Tight fit on a plane to Spain

So here’s when we’re on the move again, this time it concerns an early Michell with an SME mounted. Saves me the draining of the cup in a Liquids arm house, now it’s just the “donut” bassin. But, as I do not, and repeat, do not trust cargohandlers enough with real fragile things, it has to go as cabin luggage. And that means a 45 cm by 40 cm by 25cm restriction – if it don’t fit it won’t fly (with you)- and the deck itself is already 44 by 42 by 15 cm. So I have to come up with a nice packaging which is reopenable as I know the curiosity and inquiring if not investigating tendencies from our Schiphol airport security.

So I cut out a carton rectangle with two flaps on the long side as cover for the sides, which I lined with 0.5 mm foampadding. And came out 43 by 45 by 15 cm, with just the mainbearing protruding about 2 cm at the bottom. Literally and figurally speaking, see if I can squeeze it in. I’m flying a subsidiary of KLM, Transavia, and they are known to be finicky. But a gamble worth taking.
Platter is foam padded on bottom side and polystyrene on top, compressed by the lid, which is in turn tightened by the cartonframe. Arm detached and packed in bubblewrap, shell and cart same, as well as strobe wheel and feet. A tight package but not considering crashes or other unforseen circumstances it ought to work. Only thing that might pose a problem is the small flacon with the viscose liquid- but in the worst case scenario I’d have to discard it and have it sent afterwards by air mail. Mmm, let me correct that, worst case scenario is me winding up in a Spanish gaol because they think it’s nitroglycerine – but that is slightly unlikely.

Tools have to be a small socket wrench set (French wench ?), because as I have already found out in the UK, screwdrivers can be regarded as lethal weapons. They don’t know what I can do with my teeth, though, like stripping wires, which my dentist does not approve of. But with sunny thoughts in my head, Hydraulic in and on the case I’m off to an early flight, returning some 17 hours later. 3 Hours driving time from and to the airport, leaves me about 5 hours for unpacking, installing and testing and perhaps a wee bit of sightseeing. Hope to continue this as soon as I get back.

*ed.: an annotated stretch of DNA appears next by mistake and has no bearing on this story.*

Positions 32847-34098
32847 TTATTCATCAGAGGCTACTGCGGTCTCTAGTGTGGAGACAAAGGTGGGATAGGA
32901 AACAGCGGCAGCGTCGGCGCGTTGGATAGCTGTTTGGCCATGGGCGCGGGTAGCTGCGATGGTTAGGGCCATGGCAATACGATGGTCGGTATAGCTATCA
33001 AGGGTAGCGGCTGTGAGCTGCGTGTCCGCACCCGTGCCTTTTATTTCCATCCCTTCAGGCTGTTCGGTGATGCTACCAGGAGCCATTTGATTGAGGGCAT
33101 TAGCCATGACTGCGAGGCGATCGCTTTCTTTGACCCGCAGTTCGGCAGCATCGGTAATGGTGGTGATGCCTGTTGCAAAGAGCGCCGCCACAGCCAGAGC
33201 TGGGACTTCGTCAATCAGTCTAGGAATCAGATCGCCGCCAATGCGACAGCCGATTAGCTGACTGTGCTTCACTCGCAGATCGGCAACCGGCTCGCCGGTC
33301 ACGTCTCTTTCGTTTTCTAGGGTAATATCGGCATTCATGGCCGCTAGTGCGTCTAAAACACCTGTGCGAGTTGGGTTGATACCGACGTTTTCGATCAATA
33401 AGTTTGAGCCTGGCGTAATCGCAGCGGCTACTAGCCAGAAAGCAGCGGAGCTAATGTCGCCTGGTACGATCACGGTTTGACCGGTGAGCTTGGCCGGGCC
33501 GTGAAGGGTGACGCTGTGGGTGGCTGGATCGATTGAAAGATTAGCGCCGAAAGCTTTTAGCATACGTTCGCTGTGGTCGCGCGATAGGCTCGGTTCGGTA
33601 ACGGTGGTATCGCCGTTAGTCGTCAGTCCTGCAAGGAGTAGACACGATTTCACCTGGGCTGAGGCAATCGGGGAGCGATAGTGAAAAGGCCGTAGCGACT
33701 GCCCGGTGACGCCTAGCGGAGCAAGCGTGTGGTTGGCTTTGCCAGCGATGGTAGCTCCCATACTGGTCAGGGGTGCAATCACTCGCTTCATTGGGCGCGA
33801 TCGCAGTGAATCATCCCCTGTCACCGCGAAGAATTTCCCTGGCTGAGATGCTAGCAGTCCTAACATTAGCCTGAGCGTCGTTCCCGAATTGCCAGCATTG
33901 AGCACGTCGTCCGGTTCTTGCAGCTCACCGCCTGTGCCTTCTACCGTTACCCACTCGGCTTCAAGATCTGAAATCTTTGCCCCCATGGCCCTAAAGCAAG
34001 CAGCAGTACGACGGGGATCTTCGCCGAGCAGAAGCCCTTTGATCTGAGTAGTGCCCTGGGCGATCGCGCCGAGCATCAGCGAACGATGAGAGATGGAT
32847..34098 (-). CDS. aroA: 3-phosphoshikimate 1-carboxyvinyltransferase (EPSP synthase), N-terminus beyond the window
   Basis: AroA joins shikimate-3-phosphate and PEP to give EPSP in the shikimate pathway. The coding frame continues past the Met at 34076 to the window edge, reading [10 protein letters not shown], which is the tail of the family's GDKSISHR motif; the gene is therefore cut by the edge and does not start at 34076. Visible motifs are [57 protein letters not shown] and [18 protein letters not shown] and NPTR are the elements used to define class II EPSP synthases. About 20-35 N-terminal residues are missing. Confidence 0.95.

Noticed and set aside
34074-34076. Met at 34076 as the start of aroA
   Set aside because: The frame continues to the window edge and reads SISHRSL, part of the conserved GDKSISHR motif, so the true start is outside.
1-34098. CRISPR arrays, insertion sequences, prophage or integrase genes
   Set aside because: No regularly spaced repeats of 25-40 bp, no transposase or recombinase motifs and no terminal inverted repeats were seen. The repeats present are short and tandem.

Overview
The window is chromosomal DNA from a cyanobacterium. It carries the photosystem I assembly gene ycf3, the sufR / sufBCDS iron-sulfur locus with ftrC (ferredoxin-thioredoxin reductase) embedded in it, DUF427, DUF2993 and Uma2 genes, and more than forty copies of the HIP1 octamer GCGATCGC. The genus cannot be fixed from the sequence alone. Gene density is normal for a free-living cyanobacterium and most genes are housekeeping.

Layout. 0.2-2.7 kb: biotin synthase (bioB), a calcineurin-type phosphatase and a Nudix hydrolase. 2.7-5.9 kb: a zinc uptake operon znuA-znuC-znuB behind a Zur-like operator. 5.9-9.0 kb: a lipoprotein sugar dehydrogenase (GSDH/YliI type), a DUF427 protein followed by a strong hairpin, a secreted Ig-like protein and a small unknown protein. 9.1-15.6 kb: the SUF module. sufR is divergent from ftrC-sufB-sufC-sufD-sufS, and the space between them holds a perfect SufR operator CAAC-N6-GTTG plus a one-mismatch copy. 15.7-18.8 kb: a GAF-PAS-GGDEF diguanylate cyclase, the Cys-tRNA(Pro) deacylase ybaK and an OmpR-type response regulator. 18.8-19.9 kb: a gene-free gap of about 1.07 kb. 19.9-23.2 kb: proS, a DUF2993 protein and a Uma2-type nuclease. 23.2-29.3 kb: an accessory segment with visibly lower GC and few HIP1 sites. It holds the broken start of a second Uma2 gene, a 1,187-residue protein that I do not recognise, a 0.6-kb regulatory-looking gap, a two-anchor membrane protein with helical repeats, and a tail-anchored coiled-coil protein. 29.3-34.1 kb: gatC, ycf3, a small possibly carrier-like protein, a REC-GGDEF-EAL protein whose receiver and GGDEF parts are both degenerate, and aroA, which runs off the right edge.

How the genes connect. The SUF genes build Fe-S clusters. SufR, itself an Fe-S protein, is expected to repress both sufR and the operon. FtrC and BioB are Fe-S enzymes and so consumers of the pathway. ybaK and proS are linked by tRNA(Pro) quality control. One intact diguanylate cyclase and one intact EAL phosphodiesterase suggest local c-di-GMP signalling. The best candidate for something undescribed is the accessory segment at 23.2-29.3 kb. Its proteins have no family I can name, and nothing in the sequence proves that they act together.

My flight was to start boarding with luggage check-in at 5 AM, but I was already at Schiphol at 1 AM. Different airlines use different restrictions for size of cabin luggage, weight is in general 10 kilograms. The Hydraulic was, as I had anticipated indeed a bit too wide and did not fit the space tester, and was also 0.9 kilo too heavy. I had visions of a superfriendly airline assistant saying “Well, you can check it in as cargo luggage or leave it here at Schiphol, rules are rules”. At night there is no luggage check in as there are, probably due to noise complaints, no outgoing flights.

So I just walked through with my boarding pass pretending everything was as it should be. Security did not even ask me to unpack the Hydraulic, apparently the scan was sufficient. Only some questions about the wrenchset toolkit, length and whether they were not too sharp. But that also was OKed. So now it was just a matter of praying they would not use a test fit for cabin luggage at the actual boarding at the gate. But I was lucky once again and could procede as planned. First fase passed. After my arrival at the airport I was collected and driven to my destination. Unpacking, installing and fine-tuning was a piece of cake, and the new proud owner was beaming when I demonstrated the deck.

In the afternoon I was brought to the airport again. I was totally flabbergasted when security there refused my litte ( but expensive) ratchet set as cabin luggage. They must have been afraid I would dismantle the plane, how that was to be done with those fine precision bits remains a mystery to me. The female security officer only spoke Spanish, and when I protested in my best Spanish that the set had been cleared at Schiphol, she just said “Yeah, but this is Spain”.

So I just had to make a sacrifice, and we know more for the next time. Anyway, mission accomplished.